Spygate may have been a more shameful episode, but the top Boston sports media episode this decade was the Red Sox ending 86 years of futility and winning the 2004 World Series.
Why is it greater?
While Spygate was scandalous and shameful, it did not change the actual manner in which the New England Patriots were covered, not significantly, anyway. If anything, it’s been more of the same in the last two years, especially nationally, more speculation, more focus on the negative, more snide comments.
When the Red Sox won the 2004 World Series, the very nature of how the club was covered by the media was changed forever. No longer could columnists and writers refer to some ridiculous curse hanging over the club. No longer could they revisit endlessly the past failures of the franchise and apply them to the current team. This didn’t apply just to the Boston media either, this impacted sports media nationwide.
Dan Shaughnessy lost an entire cottage industry because of this win. He was personally benefitting from the failure of the Red Sox. (Even after his employer became a part-owner of the franchise) Each time the Red Sox ended another season without a World Series victory, Shaughnessy got to publish an updated version of “The Curse of the Bambino.” That ended here. He tried one last time to cash in with “Reversing the Curse” but faced enormous competition as dozens of books on the 2004 Red Sox flooded the market.
Before 2004, the Red Sox were associated with failure, with late season collapses, with getting so close and still finding ways to lose. After the Red Sox roared back from an 0-3 deficit to their longtime nemesis, the New York Yankees in the ALCS, winning the series in Yankee Stadium and doing something no MLB team had ever done before, and then swept the St Louis Cardinals (to whom the Red Sox lost heartbreaking World Series in 1946 and 1967) in the World Series, past failures were left behind.
Before the Red Sox got over that hump, and won it all, the media warned fans of getting what they wished for. They said that things would never be the same if the Red Sox won the World Series.
Bob Lobel, the long time WBZ-TV sportscaster conducted a Boston.com chat in 2003. During the course of that chat, he said:
This is the ultimate dilemma. Of course fans want the Red Sox to win the World Series, but the dilemma is be careful what you wish for because you might get it. And if the Red Sox played the Cubs in the World Series, one of those two franchises will be permanently and forever altered. One of them will never be the same. So remember, while winning is the ultimate goal. If you’re a Sox fan or a Cubs fan, it carries a steep price tag. Life will never be the same. (10/9/2003)
I never quite understood what that “steep price tag” was. Lobel wasn’t the only one spouting this type of opinion. It continued even in the aftermath of the Red Sox World Series victory in 2004.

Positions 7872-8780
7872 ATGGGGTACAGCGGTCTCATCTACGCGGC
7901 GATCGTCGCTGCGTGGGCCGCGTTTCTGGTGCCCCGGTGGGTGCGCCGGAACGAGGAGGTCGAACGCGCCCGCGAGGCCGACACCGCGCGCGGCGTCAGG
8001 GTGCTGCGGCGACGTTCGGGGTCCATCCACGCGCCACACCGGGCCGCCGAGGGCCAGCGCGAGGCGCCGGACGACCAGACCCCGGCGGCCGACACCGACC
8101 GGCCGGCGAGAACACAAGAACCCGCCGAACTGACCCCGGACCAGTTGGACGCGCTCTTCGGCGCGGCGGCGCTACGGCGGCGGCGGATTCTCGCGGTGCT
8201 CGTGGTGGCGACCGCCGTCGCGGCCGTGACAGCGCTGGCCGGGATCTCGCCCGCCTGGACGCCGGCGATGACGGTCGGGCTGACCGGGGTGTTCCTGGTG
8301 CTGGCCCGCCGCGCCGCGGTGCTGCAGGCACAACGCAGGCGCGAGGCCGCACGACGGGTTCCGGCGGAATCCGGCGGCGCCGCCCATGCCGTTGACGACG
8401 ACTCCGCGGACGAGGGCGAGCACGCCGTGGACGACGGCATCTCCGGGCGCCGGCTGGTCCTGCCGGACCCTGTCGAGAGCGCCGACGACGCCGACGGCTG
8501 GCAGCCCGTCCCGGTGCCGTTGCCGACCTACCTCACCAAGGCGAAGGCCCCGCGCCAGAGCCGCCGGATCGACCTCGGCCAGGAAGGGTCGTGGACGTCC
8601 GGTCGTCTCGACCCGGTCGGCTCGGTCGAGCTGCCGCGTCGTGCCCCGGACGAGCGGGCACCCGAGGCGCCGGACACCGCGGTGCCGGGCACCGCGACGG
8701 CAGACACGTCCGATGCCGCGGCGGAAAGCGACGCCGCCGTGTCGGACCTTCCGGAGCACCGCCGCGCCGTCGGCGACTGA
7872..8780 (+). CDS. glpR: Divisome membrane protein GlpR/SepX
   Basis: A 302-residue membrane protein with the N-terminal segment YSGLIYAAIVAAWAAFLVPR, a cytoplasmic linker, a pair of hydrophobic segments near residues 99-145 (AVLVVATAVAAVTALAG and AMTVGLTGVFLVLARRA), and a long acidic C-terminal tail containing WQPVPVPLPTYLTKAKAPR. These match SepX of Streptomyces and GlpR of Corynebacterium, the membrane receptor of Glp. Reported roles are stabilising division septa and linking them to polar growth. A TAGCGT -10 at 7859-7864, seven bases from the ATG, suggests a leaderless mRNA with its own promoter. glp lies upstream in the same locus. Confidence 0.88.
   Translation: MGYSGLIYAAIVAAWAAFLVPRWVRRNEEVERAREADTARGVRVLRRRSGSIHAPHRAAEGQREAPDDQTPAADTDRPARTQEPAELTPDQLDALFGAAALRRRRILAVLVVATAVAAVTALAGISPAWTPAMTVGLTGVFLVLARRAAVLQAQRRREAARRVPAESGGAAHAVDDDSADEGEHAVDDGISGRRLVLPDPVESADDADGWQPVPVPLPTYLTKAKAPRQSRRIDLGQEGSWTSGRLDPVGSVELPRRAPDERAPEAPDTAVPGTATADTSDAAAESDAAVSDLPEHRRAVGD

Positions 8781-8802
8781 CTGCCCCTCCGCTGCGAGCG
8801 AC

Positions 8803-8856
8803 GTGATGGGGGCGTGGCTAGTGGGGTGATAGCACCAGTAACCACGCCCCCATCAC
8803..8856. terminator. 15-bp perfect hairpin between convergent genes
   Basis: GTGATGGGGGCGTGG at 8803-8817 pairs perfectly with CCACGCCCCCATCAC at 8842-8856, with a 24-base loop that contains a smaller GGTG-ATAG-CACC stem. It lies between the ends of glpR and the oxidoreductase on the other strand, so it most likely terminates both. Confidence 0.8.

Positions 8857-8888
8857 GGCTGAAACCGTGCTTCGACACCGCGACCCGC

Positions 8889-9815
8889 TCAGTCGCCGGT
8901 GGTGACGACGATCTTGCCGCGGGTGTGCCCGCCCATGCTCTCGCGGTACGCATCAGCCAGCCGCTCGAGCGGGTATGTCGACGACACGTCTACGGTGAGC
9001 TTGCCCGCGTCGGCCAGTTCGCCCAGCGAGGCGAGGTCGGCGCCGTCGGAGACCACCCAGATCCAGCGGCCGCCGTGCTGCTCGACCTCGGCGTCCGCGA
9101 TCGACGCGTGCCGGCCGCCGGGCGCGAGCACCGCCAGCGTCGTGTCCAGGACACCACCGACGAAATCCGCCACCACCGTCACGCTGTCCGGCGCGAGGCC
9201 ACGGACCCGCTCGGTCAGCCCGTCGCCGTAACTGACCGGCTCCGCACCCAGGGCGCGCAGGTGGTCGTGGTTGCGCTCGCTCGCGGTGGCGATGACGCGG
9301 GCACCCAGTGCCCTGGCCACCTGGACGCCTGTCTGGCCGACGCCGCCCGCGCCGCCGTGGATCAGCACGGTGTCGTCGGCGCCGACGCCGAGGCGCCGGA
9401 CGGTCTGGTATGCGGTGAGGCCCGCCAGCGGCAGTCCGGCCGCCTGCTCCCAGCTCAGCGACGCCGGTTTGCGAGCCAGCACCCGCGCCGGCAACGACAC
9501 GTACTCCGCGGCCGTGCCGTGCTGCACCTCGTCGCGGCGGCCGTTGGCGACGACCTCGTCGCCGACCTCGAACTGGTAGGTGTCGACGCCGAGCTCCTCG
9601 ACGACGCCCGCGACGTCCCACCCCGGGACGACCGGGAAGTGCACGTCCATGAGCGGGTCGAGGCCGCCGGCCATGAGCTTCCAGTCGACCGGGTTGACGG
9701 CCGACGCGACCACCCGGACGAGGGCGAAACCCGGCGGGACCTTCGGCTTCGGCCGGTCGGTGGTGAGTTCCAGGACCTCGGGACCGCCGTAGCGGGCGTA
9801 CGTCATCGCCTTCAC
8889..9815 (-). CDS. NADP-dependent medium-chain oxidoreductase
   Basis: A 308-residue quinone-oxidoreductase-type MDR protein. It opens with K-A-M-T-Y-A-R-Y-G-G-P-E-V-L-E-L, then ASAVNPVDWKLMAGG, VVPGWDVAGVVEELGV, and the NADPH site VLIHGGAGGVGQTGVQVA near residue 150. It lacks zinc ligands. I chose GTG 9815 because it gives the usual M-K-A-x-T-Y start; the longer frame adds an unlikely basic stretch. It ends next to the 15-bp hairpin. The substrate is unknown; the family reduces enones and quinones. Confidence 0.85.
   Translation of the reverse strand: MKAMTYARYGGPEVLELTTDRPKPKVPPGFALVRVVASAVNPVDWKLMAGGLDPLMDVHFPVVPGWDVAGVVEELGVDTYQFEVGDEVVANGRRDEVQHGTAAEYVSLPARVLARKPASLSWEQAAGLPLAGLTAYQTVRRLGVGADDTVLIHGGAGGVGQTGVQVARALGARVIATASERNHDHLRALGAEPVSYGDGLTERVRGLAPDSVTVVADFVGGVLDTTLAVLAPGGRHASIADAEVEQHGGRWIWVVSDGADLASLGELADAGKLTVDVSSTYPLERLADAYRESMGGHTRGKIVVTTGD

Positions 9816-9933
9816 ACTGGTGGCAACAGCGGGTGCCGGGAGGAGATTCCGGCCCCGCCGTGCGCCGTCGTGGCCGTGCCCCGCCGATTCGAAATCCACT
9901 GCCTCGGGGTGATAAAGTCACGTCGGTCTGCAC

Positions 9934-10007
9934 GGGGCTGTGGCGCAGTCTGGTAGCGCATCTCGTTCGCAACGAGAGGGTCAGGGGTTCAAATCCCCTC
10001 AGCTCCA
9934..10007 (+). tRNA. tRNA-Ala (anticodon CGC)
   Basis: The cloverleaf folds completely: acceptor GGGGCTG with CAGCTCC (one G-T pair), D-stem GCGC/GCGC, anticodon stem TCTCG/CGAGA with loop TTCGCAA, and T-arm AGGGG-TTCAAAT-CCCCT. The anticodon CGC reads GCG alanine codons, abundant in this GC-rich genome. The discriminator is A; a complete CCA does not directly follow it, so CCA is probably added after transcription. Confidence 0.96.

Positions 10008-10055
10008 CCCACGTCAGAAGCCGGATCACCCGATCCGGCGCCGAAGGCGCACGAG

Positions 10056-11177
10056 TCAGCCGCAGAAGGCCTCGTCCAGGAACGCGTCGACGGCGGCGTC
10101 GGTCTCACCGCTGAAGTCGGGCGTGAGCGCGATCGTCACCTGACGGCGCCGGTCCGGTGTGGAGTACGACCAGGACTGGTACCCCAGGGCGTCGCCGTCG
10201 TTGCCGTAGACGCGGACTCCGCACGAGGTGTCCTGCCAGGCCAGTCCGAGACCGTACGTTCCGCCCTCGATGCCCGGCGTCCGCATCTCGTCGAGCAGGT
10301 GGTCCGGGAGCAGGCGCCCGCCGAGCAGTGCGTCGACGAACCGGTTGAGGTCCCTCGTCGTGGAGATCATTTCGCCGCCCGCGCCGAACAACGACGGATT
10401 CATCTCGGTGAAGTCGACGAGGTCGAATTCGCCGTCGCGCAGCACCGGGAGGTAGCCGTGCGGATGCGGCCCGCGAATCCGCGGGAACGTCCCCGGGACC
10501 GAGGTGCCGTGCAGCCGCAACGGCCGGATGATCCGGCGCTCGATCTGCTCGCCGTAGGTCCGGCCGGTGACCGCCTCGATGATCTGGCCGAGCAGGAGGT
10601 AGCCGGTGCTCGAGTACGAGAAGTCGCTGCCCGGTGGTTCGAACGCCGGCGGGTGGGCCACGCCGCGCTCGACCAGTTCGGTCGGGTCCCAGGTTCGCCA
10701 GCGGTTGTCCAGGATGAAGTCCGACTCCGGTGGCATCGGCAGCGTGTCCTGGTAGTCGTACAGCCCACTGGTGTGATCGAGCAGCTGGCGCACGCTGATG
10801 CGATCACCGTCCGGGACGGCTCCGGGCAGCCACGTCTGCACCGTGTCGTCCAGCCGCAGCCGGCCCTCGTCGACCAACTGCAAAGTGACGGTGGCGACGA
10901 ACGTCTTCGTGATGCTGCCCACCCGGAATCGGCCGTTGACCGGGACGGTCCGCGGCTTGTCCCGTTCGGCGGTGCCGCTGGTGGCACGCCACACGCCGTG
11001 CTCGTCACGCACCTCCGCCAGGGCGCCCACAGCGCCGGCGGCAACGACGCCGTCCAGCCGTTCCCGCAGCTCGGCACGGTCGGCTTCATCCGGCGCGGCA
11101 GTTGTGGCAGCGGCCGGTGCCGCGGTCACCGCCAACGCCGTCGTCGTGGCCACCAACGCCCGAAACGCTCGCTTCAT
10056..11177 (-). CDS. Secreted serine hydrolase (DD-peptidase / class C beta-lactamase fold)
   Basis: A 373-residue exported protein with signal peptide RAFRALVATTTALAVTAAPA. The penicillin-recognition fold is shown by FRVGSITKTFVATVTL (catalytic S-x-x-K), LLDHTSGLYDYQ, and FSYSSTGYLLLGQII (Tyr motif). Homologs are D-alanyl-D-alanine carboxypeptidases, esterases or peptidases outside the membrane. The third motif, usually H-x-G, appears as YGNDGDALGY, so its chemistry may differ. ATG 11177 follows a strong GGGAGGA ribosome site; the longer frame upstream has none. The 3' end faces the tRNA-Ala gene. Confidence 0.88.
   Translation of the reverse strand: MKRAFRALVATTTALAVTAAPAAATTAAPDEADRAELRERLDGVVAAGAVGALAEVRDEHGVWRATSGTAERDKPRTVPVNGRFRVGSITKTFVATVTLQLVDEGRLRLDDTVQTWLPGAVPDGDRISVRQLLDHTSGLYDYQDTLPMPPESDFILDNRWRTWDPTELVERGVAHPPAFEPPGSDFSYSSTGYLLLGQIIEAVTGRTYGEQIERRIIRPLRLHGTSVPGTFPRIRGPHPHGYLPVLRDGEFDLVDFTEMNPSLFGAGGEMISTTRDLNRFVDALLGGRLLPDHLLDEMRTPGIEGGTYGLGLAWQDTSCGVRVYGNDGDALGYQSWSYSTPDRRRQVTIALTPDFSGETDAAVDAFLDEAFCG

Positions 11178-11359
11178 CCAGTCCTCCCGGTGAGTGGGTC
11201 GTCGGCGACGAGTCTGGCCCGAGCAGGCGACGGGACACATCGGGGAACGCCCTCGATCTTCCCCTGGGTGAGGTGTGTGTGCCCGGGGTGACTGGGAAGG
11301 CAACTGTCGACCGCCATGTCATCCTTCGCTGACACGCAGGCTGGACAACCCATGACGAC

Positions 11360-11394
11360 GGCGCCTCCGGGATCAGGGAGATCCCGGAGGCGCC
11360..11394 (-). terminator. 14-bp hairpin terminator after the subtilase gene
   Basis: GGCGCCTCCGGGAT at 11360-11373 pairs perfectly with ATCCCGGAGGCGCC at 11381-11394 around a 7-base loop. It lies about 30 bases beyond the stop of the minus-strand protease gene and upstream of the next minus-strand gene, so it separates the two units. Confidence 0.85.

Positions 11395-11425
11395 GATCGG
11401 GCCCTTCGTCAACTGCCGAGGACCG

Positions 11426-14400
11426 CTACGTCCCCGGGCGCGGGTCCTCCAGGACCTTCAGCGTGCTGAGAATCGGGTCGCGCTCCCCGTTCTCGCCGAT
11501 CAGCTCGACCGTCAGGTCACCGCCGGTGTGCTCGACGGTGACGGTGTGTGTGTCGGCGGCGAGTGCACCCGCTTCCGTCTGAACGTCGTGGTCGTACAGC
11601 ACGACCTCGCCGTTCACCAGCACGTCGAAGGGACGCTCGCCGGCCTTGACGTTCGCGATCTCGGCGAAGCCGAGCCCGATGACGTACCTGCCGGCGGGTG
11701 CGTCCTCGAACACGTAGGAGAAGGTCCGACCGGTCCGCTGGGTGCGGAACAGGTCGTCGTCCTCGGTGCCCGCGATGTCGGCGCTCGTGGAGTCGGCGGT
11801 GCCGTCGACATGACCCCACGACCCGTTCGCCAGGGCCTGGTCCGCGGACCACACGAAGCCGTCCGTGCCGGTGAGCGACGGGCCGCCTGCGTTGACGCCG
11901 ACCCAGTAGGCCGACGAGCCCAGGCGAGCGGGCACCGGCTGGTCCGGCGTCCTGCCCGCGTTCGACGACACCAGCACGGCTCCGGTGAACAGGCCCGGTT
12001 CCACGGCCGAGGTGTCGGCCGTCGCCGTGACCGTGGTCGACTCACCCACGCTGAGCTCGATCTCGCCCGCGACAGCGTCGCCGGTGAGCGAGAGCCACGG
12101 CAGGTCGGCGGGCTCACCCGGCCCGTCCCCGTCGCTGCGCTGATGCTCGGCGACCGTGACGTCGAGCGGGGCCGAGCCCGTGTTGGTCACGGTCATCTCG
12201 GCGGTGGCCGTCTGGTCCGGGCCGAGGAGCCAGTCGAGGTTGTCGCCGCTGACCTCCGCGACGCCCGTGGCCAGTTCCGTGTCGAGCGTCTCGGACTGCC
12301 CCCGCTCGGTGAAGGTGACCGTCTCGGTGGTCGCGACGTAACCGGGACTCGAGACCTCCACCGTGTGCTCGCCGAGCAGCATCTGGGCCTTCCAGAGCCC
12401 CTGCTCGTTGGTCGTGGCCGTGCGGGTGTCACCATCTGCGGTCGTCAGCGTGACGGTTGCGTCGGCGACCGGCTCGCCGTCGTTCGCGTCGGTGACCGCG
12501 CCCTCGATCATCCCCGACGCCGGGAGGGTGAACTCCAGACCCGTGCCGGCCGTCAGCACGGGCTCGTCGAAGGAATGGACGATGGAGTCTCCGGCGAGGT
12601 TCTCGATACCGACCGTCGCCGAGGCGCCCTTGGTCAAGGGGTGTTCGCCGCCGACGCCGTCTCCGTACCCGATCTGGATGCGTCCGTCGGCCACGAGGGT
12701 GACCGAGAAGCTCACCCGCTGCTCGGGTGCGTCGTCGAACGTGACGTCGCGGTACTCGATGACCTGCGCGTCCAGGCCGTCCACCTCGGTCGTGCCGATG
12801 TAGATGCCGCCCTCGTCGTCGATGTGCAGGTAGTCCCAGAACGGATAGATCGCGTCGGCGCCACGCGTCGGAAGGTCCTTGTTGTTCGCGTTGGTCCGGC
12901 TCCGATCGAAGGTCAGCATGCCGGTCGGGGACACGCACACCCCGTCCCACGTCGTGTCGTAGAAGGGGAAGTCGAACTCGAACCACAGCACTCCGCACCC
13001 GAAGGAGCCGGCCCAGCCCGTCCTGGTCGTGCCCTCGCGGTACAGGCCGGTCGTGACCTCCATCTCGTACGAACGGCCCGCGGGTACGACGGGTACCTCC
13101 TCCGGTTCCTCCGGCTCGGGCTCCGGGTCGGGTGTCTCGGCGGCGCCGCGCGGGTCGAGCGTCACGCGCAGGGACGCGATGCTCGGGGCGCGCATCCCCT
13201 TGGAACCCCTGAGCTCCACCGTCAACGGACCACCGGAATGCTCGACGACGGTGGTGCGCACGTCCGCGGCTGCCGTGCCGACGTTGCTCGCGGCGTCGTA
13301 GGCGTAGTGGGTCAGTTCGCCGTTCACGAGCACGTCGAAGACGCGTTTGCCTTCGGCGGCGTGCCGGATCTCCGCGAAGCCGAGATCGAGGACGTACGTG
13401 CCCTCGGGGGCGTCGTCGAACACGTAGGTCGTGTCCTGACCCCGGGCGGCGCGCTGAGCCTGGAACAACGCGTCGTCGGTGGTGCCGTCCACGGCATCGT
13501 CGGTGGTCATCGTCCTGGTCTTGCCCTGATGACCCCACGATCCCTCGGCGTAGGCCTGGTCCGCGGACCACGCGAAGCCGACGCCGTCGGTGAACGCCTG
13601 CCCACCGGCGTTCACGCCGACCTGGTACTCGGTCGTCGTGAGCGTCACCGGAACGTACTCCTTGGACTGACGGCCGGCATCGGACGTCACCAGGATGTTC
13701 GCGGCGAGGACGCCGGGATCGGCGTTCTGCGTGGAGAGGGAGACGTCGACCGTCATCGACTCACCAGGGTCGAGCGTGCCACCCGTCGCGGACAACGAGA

Chaz Scoggins has covered the Red Sox for The Lowell Sun since 1973, and has been the chief official scorer at Fenway Park since 1978. In December, 2004, following the Red Sox victory, he wrote in The Sun: Sorry to spoil the party, folks, but the worst thing that could have happened to the Red Sox was to win the World Series.
The worst thing for the Red Sox? I really don’t think so. The Red Sox have gone on to become one of the model franchises in all of professional sports, and passed 500 consecutive sellouts of Fenway Park in June of 2009.
The worst thing for the fans? Many in the media believed that things would change for the fanbase once the Red Sox won it all. They theorized that Red Sox fans were more interested in “the chase” and being a part of the experience, and that once the goal was achieved, many of these fans would lose interest in following the Red Sox. That hasn’t happened. As the Red Sox won a second World Series of the decade in 2007, interest was just as fervent. The consecutive sellout streak speaks to the passion that Boston fans continue to have for the Red Sox.
The Red Sox World Series victory in 2004 was really in many ways, the worst thing for some members of the media, who relied on recycled clichés when talking about and covering the Red Sox. In fact, one of the biggest reasons for the very existence of this web site is because I was so sick of hearing about the curse, reading about the curse, and not being able to get away from all the silliness that came with it.
2004 forced these members of the media to come up with a new way of covering the Red Sox. Previously we couldn’t get through a national TV broadcast of the Red Sox without a Babe Ruth graphic being shown, and highlights of the 1986 World Series being forced upon us. We would read day after day, week after week about how the Red Sox were cursed because then-owner Harry Frazee sold Babe Ruth to the Yankees in 1919. But as the late Jerry Gutlon chronicled in, It Was Never About The Babe, there was a lot more to the Red Sox failures.
With the 2004 World Series victory, the media was forced to come up with new angles and storylines around the Red Sox. After decades of revisiting the same incidents of failure over and over, the very nature of how the media covered the team had to change.
That makes this the most significant episode in the Boston sports media for this decade.